we went to vermont to observe a man who, in being, barebacked, betrayed
that he was a laborer and she said that she liked that his body said it was so.

while the boy who was meant to be in the woods cried because he was leaving
her in the parking lot
outside the national guard and then we drove back from vermont.

he went into the woods as we made new living rooms and hung lights and rearranged the artifice of our very separate
and seemingly predestined lives and she said it was a beautiful day and it was a beautiful day and soon it would be over but for the several motorcyclists as they made their way over the horizon and into the dusk of our lives that were not our lives any longer and i couldn’t hold anything in my hands any longer, and the sun grazed my face in its everlasting light as it sunk and sunk and there were large pockets of air sucked in and out of his chest as he sobbed which was not even uncanny, it was normal.

and tragedy was boring, and nothing made sense and we were wrapped like saplings around each other in a dead fog, grown into and out of the earth with only the sullen protestations of ourselves
but i wanted to feel at home when we reached the morgue or onward for the mass burial in an unnamed pit on an island where nobody can feel our unfeelingness, that is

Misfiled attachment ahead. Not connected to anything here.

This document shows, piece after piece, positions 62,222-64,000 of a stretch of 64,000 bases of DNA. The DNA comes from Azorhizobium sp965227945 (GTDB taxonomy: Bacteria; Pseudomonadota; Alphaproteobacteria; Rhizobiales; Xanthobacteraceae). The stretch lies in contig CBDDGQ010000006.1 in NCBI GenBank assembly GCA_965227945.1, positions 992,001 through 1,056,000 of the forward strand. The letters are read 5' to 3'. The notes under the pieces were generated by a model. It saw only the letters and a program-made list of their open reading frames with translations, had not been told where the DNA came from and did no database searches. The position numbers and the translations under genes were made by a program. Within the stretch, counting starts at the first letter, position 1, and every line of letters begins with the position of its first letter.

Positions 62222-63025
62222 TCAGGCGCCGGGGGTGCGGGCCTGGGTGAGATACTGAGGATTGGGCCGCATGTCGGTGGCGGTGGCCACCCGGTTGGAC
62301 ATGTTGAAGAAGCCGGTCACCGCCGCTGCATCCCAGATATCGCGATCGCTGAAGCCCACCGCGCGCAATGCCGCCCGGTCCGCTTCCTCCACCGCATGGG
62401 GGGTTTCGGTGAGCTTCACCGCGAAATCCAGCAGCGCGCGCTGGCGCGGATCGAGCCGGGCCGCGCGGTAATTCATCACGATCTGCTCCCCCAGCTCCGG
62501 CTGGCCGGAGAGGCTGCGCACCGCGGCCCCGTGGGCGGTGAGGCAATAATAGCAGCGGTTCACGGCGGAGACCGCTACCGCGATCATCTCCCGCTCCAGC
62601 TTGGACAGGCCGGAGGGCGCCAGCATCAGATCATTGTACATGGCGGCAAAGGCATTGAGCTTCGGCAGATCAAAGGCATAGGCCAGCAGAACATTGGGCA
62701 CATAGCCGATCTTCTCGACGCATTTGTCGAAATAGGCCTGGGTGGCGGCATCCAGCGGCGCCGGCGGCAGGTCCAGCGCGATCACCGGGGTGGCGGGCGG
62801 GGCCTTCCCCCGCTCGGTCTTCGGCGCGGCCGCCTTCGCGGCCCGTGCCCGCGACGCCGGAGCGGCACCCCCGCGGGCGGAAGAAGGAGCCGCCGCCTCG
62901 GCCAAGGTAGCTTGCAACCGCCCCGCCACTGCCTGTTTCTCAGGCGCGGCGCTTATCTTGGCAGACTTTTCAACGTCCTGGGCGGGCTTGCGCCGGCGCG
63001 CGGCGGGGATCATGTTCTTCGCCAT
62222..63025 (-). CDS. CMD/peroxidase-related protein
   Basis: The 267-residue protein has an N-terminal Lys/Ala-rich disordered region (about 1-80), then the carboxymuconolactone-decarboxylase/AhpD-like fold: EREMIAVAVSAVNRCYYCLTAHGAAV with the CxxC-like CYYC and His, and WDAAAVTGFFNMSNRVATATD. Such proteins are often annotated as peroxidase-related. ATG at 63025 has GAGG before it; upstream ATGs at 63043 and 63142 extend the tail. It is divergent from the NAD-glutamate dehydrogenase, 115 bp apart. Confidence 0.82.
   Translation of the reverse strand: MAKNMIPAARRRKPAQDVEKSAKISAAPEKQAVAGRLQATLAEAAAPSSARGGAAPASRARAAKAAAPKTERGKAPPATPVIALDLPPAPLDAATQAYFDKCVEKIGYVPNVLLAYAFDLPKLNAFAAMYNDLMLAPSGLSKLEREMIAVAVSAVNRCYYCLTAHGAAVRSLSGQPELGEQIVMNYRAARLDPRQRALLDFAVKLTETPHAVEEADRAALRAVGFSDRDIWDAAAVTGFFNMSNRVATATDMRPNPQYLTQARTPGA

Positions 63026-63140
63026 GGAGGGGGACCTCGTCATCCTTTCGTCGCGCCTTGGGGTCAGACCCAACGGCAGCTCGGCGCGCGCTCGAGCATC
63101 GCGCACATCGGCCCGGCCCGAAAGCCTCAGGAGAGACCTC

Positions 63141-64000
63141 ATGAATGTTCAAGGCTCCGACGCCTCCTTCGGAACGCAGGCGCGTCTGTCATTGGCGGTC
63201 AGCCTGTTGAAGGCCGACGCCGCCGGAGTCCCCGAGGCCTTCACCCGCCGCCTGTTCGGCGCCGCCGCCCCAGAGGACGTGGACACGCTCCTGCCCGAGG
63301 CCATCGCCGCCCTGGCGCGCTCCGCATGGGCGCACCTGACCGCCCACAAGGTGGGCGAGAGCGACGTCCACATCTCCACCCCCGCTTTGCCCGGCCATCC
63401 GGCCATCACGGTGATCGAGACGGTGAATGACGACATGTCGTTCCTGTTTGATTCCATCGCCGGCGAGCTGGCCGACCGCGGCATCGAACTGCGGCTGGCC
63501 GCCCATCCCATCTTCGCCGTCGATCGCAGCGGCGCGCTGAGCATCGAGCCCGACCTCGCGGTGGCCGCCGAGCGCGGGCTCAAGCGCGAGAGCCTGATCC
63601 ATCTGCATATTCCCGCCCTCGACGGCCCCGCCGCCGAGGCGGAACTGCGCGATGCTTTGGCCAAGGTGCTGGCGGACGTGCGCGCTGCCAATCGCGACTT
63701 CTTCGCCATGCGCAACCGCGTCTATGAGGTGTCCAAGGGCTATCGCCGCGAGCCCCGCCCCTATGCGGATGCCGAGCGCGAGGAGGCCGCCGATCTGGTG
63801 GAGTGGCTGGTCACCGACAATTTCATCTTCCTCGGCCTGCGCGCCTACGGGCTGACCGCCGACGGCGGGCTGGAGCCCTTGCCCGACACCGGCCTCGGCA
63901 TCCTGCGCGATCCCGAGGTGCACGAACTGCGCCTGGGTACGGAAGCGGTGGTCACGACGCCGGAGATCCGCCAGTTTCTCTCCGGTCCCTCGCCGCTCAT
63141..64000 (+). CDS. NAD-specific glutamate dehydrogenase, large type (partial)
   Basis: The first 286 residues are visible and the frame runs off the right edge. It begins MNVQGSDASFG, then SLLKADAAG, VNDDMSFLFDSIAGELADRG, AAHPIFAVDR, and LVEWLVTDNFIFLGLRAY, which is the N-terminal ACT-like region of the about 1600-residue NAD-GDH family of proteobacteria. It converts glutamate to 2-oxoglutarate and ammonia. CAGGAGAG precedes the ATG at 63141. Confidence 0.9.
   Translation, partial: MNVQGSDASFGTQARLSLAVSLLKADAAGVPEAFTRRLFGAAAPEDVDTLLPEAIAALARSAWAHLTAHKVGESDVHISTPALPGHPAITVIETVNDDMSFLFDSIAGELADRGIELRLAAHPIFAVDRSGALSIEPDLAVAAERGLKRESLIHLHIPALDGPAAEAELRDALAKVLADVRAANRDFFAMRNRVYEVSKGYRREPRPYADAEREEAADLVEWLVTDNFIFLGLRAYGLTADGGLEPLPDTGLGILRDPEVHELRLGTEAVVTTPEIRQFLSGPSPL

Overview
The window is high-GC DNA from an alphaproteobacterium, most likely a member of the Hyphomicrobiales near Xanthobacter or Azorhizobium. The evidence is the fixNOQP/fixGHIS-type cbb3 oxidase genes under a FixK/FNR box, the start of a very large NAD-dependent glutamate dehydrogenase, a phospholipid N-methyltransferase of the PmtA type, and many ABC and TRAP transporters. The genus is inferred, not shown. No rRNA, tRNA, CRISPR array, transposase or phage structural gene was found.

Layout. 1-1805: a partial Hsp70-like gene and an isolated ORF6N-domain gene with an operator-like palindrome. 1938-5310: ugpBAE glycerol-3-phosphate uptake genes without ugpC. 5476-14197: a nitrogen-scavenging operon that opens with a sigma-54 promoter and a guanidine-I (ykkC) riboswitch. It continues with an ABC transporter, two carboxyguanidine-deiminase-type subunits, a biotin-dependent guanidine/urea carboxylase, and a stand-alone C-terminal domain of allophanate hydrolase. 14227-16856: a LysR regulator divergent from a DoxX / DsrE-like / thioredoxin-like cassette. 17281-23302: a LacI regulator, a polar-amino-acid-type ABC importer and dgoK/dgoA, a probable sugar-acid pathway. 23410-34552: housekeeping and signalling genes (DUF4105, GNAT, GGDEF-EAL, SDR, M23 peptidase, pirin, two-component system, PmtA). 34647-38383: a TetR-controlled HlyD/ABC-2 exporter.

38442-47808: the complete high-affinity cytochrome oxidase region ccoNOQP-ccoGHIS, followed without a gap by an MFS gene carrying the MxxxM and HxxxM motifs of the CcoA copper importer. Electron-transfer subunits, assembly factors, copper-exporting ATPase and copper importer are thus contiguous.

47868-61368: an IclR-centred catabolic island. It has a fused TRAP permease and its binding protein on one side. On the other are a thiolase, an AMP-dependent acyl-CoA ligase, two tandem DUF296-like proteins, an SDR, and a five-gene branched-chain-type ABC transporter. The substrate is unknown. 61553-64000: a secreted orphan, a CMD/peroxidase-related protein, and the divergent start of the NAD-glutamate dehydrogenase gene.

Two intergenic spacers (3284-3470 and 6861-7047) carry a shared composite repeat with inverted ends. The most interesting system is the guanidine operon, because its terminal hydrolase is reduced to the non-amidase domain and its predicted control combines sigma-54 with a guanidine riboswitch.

and i have already encountered this, it’s true but these days mostly, i am most familiar with the bus station between here and maryland or is it delaware i know it when i see it, it makes my heart swell like a strange ugly beast blindly faltering its way through the orifices of mother earth who lies in coma through the toxic frenzy of our lives and she said it was a beautiful day.

and it was beautiful, i could find you in your house, your bones cracked and uncracked in everlasting light and i could look you in the eye, i could say hello.
i could run myself into the ground or a clear bottomless lake thoughtlessly, with all the world of dreaming held intact though i knew what it was i could not hold anything, not even the dying sun, or the moon as it fades from us as we lose the children of ourselves and so are plunged into ultimate undoing.

to know that you will and have and continue to exist is a miracle were it just a thought i had on a rainy day when i was walking by myself as the sky collected its darkness into a sound that was like quietude or even nakedness. and synonymously,that you and i come to the end it is no question but the barest certainty of my brief and unconscionable soul.